Did the new Sprint format work for F1?
It’s been a week since we watched the first ever F1 Sprint Race at the 2021 British Grand Prix. A weekend where the first lap of the main grand prix was the biggest talking point, we wanted to look back at the weekend as a whole and see if the concept worked or not.
In a change of pace from a traditional weekend, Formula 1 trialled a new sprint-race format in the bid to add extra value to a Grand Prix event. Teams competed in a normal 3-part qualifying session on Friday and a 17-lap sprint race on Saturday which determined the starting grid for the feature race on Sunday.
But is sprint racing the final part of the puzzle, or a piece that doesn’t quite fit?
It is certainly not an easy question to answer at this stage with it only having been trialled at Silverstone so far. Considering there were no pit stop requirements and less of a need to save the tires (for those that avoided the softest compound at least), it appeared many of the drivers enjoyed being able to race a little bit harder. Fernando Alonso for example, gave absolutely everything to finish in the highest position possible.
It maybe difficult to evaluate the full potential of this format with a generation of cars that suffer a notable aerodynamic performance deficit while following one another. Some circuits will amplify this effect more than others due to the nature of their layout. Silverstone is the first of three rounds this year where sprint Saturdays will be trialled and it will be interesting to see how the racing changes depending on the conditions. A rain affected session with crucial qualifying positions up for grabs is quite an exciting prospect.
There is the question of whether strategically it will prove to be better to approach Saturday afternoon in a more reserved manner. Sergio Perez encountered a spin during the sprint which dropped him to the back of the pack. As the results of the race determined the grid for Sunday’s Grand Prix, it meant what typically would have been a decent qualifying position in a normal weekend format (5th) turned into a pit lane start. When you consider the speed of the Red Bull and that there is a huge amount of points up for grabs on Sunday, it is a tough one for the team to take on the chin.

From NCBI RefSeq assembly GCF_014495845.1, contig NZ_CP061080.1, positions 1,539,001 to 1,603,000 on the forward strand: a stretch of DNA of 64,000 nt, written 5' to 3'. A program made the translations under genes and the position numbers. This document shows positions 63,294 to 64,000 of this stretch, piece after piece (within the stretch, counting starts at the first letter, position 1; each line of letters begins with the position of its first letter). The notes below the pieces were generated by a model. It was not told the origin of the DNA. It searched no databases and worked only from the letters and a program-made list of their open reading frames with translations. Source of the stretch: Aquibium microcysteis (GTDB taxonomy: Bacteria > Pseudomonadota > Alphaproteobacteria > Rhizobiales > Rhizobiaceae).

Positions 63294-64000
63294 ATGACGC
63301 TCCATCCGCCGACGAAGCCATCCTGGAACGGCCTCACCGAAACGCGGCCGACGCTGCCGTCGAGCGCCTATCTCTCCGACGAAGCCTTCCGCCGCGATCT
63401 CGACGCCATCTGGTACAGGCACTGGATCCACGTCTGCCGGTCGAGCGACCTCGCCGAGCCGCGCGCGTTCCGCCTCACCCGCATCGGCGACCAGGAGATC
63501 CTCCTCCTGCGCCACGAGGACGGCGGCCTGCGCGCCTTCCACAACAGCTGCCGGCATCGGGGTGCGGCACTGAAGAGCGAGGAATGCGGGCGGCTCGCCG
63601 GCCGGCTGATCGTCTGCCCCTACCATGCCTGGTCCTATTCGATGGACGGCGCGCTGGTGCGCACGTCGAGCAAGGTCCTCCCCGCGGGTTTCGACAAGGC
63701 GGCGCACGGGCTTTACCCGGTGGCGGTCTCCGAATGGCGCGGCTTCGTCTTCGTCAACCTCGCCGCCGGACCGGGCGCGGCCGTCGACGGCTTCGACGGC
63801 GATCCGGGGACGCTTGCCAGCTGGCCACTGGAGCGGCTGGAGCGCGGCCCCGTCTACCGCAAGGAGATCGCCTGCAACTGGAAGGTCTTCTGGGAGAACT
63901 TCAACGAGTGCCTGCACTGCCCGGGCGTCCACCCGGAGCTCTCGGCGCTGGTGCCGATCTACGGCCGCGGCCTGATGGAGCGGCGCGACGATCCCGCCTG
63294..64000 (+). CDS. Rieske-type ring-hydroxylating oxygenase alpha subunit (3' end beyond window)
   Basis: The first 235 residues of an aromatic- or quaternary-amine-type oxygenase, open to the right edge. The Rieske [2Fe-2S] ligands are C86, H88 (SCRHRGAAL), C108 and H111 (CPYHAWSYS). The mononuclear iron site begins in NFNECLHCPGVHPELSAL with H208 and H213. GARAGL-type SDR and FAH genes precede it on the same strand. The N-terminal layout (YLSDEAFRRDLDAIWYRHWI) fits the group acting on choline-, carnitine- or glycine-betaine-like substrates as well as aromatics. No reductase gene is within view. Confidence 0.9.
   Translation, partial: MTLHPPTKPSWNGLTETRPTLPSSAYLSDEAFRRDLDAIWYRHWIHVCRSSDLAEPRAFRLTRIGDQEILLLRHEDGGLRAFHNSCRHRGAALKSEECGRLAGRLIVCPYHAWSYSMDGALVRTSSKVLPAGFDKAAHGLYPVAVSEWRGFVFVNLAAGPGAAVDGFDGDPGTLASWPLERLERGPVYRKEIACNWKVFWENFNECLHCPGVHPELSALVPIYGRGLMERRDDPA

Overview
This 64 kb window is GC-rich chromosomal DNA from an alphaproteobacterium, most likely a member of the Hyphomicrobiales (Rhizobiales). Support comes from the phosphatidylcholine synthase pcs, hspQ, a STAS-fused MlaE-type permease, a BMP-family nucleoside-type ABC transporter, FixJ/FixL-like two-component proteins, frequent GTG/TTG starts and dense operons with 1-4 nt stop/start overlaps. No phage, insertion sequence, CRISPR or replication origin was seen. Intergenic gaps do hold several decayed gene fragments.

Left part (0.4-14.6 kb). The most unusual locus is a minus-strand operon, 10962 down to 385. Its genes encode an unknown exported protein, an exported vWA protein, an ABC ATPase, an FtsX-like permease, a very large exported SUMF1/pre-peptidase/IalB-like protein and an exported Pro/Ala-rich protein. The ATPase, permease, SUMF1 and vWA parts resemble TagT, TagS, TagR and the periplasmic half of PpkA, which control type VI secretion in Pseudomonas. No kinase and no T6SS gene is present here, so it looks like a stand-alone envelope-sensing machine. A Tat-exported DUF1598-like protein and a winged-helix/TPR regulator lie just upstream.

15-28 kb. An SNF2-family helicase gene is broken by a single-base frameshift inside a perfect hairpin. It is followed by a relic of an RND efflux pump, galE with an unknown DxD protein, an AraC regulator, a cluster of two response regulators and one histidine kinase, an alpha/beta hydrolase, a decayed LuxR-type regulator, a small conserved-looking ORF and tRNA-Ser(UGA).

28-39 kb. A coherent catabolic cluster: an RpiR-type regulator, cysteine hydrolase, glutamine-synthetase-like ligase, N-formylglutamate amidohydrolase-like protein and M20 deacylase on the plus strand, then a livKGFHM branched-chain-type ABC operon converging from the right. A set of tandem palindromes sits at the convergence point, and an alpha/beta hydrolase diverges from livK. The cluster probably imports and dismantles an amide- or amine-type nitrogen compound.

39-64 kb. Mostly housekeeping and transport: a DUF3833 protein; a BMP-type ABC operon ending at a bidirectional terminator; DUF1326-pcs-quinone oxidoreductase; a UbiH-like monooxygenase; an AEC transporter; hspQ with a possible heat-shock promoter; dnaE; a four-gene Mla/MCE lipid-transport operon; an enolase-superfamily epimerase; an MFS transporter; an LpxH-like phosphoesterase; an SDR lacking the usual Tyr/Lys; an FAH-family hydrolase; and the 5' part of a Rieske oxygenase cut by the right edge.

Looking at the event from a spectator’s point of view though, it was more enjoyable having a race in lieu of a practice session, and it wasn’t amiss of excitement. Lewis attacking Max on the opening lap after being jumped off the line. Alonso fighting hard to try and keep his 2012 title rival Sebastian Vettel at bay.
The race levelled off towards the end and positions mostly became static, however the gaps that were gained between drivers were immediately neutralised when the chequered flag fell. What lay in store, was another exciting grid start on Sunday (and what an opening lap that turned out to be!)
We need to see more of this format to fully assess what it can offer. Even if sprint qualifying isn’t introduced for next season, it would be great to see it trialled again with the 2022 cars which are being designed to allow closer racing. There was a lovely retro touch with a wreath being presented to the winner. Maybe the points available could also evoke the nostalgia of eras past by adopting a structure used in the 80s and 90s?
The sport continues to evolve and there feels like there is something in this idea. It may not fully be there yet but with some polishing it has the potential to be an excellent addition to the weekend. A diamond in the rough perhaps?
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